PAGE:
9.At some point the political operatives Lincoln hired to help sway votes in favor of the 13th amendment mention to the President they are having problems paying people off since the coins they are using have Lincoln’s likeness on them.  These coins did not exist during the fight to push the 13th amendment through.  They didn’t exist until four years after Lincoln’s assassination, and of course, it was the penny, not a fifty cent piece as mentioned in the movie.
10.Thankfully the last scenes of Lincoln do not go into great depth regarding the Lincoln assassination.  Thankfully….because most Americans are familiar with the events and Spielberg wanted to hit on portions of Lincoln’s administration that viewers might not know as much about. What was included was a scene after Lincoln had been removed from Ford’s Theater and taken across the street to the Peterson house.  What the scene portrays, however, is a little inaccurate.   Rather than laying in the fetal position as he passed away fully clothed Lincoln was placed on the bed diagonally as the bed couldn’t support his tall frame any other way.   Lincoln was also naked under the covers as his clothes were removed so that he could be examined for other possible wounds.

11.On the day the crew filmed the final vote in the old House Chambers, Michael Stanton, the actor who played Hiram Price began to cry.  Later he told Spielberg his great-grandfather had been a member of the press in 1865 and had sat in the gallery that historic day.  The moment simply overcame him…..Stanton said, “There we were in this room recreating one of the most important moments in American history and up there in the Gallery sat my great-grandfather.”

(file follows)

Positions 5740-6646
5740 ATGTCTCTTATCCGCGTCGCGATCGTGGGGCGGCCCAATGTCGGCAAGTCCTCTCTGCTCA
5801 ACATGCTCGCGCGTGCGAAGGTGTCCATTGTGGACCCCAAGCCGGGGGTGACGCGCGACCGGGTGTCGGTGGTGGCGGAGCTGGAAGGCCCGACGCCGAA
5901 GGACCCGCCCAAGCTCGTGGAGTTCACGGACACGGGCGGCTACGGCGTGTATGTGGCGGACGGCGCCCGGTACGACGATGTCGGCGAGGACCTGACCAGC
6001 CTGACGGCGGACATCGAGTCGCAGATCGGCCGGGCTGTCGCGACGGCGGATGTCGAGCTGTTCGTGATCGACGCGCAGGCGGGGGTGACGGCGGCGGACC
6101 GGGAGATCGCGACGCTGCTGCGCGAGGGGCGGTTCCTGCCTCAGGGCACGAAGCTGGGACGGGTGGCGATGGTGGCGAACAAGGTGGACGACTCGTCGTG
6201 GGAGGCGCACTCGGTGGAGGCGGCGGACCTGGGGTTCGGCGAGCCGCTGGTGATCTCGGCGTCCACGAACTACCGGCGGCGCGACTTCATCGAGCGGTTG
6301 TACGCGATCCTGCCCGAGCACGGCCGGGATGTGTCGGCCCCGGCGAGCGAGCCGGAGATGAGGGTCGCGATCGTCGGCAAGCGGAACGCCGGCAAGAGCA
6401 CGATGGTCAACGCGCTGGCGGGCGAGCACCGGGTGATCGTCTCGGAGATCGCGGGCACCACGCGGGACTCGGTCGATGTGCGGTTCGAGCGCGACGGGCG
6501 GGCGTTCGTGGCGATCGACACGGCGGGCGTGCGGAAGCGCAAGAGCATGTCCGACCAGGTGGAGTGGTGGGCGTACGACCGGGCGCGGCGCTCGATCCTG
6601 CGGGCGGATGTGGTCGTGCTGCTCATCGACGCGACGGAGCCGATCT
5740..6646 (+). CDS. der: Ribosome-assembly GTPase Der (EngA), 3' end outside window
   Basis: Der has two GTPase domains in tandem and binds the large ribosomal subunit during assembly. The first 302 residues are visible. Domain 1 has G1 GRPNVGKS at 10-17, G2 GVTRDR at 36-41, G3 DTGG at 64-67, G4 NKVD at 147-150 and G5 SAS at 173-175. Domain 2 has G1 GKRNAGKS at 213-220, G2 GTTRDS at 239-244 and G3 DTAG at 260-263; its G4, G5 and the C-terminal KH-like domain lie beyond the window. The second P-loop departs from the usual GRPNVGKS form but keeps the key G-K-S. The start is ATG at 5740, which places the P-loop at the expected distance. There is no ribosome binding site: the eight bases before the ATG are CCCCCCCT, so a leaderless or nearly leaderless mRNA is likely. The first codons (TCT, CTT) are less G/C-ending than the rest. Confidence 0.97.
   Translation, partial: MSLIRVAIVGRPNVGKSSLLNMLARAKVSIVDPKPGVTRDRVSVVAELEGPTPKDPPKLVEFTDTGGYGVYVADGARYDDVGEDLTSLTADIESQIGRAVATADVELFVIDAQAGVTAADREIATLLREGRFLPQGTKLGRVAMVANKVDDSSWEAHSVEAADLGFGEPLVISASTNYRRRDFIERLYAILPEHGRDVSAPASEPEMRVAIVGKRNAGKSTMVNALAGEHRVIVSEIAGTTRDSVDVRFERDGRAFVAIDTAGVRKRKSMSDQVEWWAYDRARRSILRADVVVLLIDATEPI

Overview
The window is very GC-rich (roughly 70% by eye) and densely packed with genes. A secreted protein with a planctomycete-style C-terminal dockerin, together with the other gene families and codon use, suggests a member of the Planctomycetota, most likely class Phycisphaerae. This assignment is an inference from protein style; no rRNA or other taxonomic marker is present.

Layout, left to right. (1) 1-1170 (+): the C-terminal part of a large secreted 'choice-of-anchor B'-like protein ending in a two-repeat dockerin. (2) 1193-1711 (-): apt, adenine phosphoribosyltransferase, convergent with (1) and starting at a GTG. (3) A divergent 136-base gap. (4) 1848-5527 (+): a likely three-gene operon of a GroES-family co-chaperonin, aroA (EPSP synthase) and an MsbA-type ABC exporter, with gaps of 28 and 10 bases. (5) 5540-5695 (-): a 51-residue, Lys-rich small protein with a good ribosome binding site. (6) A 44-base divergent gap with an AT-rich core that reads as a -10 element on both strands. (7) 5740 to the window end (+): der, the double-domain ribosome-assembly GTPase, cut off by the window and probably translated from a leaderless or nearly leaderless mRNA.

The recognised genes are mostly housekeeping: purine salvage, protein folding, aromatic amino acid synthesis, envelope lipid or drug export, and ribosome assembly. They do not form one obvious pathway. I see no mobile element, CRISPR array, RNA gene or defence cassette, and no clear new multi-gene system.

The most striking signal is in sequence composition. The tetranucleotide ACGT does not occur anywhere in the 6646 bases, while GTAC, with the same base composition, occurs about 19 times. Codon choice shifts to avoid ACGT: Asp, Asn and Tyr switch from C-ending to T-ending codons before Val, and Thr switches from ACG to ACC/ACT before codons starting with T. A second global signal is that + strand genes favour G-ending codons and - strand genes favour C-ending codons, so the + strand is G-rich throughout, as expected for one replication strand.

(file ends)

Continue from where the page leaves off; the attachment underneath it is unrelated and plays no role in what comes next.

Now…..THAT’S a historical moment!

12. While many historians have been critical of the voice for Lincoln Daniel Day-Lewis developed for his portrayal of Lincoln, Spielberg apparently approved of it.   I liked it….   It is said when Day-Lewis developed a voice he liked he made an audiotape of it and sent it to Spielberg in a box labeled with a skull and cross bones meaning for Spielberg’s eyes only.
13.Finally, many critics and friends have stated to me that Daniel Day-Lewis should win the Academy Award for his performance as President Lincoln.  I agree.  He was fantastic, however, did you know he wasn’t the first choice to portray Lincoln?

Yes…..Liam Neeson was involved in discussions regarding the part, but finally bowed out because he felt he too old.
You can read some of my other postings concerning President Lincoln listed below:

Did Lincoln Make a Deal With God?

You can find some other interesting bits of information about the 13th Amendment here.

4 comments:

Stephen C. Veliz said...

Nice work. Thanks for the review. I, unfortunately, have not yet seen the film but plan on doing so this weekend.

I've enjoyed reading your blog over the past few months.

Phil Hanson said...

Very well done. I wanted to see this movie and your column has moved it up my priority list. Thank you for the time you took to research for the column the work you put in shows.

Anonymous said...

Saw the movie and loved it but was wondering if you could answer a question for me. On the day of the vote, a young boy is seen in the background draping a French flag on a table. Do you know why a French flag would have been in this scene?

Jill

liverwort2 said...

Hi! I've been reading the book Team of Rivals and was debating on whether to watch the Spielberg movie or not...But anyways, just wanted to say you've made quite the impressive list. #10 is pretty surprising since most drawings portray Lincoln's death bed scene as him fully clothed and upright (the famous one anyways).
I was wondering how he managed to be set straight on the bed since historical accounts sad he was so tall...
I suppose that's a byproduct of romanticizing history, but anyways, great list! I learned a lot of things I wouldn't have otherwise about the film!